Monday, June 30, 2014

The Sorrows of Young Werther on his bike

Cycling Chronicles: Landscapes the Boy Saw (2004) - Wakamatsu
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Since it is by late Koji Wakamatsu, romanticism of a road movie is absent in Cycling Chronicles (but beautiful scenery and poeticism still remain). Instead, the national guilt weighs heavily on him and his protagonist, a reserved 17 year-old kid (Tasuku Emoto) on his bike, running away from an unspeakable crime.

In an effort to bridge the generation gap, Wakamatsu places a couple of old characters on the road to talk about Japanese war crimes and how imperialism, helped by the US policy, created hollow culture and selfish post-war generation. Even though based on a real life crime story where a teenager killed his mother, Wakamatsu shows great sympathy for the younger generation. He understands the burden of living a pre-destined life and the pressure of conforming to the rigid society. Early in the film there is a scene where teenagers talk about headlines after headlines of teens going berserk and how understandable it is to be ticked off and going over the edge.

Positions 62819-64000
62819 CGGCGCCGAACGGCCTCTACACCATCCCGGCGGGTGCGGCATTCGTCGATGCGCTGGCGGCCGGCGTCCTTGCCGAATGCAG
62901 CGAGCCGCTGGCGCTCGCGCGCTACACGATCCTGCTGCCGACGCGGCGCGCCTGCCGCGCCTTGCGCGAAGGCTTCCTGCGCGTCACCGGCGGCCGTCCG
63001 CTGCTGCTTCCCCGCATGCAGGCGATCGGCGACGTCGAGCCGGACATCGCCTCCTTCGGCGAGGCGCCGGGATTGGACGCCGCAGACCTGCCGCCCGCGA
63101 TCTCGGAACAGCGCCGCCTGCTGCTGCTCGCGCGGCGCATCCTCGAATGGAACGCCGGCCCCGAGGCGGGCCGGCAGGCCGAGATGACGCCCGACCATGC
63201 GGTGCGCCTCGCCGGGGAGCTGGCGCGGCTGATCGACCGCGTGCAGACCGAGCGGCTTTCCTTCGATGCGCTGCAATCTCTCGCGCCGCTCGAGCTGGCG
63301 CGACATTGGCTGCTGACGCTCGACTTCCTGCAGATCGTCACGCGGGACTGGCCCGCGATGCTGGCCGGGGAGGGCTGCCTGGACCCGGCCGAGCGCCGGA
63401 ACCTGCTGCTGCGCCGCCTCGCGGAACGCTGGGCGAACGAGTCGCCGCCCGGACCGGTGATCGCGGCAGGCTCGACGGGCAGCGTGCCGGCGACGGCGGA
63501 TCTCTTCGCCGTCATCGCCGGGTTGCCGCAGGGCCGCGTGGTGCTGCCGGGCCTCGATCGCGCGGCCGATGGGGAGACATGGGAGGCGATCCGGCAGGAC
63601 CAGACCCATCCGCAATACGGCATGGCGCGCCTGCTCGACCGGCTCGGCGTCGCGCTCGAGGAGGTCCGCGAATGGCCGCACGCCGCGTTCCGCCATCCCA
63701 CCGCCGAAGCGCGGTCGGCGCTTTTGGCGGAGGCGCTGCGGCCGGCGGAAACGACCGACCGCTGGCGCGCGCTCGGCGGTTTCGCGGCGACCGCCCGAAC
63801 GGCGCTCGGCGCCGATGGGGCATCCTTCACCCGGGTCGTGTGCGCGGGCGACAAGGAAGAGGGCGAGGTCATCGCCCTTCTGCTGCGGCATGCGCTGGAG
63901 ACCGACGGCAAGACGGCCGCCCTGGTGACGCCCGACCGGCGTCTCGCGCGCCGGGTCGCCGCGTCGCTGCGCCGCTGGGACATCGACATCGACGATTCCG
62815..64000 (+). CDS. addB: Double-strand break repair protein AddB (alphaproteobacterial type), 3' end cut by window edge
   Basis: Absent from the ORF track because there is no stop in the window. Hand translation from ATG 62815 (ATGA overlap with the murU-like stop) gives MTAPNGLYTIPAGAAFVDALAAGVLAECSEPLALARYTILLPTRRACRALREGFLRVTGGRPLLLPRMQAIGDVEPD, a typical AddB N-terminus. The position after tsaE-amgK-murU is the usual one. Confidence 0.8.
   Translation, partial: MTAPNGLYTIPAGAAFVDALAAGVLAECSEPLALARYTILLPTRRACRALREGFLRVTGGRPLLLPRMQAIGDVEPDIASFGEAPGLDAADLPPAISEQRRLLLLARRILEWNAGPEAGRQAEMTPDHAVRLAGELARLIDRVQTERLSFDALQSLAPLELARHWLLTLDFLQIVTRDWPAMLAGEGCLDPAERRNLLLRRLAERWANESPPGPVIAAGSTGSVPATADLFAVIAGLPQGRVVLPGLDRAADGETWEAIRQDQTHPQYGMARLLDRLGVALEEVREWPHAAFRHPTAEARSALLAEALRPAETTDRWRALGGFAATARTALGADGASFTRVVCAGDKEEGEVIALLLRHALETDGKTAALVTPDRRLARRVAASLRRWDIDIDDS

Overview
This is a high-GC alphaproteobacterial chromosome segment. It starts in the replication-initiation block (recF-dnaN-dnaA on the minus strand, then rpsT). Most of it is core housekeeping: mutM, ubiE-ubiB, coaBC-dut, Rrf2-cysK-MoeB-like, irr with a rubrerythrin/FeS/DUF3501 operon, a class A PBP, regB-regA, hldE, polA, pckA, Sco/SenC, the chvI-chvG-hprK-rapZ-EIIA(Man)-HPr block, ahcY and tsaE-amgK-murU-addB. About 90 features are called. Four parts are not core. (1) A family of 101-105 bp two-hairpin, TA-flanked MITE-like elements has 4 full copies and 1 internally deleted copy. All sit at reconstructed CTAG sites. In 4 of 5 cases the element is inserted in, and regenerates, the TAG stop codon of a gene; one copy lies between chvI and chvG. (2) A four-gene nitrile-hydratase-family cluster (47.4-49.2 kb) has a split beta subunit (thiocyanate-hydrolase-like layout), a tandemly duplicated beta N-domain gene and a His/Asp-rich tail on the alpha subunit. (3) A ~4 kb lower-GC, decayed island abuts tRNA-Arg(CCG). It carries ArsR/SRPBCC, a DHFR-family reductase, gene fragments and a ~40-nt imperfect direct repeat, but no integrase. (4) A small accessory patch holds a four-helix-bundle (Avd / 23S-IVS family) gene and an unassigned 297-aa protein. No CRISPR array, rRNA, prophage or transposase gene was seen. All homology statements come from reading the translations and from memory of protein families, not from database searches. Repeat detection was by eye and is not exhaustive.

The silent kid's internal monologue is kept at minimum, only occasionally surfacing in the forms of written letters on screen and voice overs. Fresh faced young Emoto does an amazing job conveying frustration, loneliness but surprising amount of compassion and understanding too. Cycling Chronicles is a heartbreaking rendition of a lost soul in a country riddled with guilt and despair that is rarely seen in contemporary Japanese cinema. You will be missed Wakamatsu-san.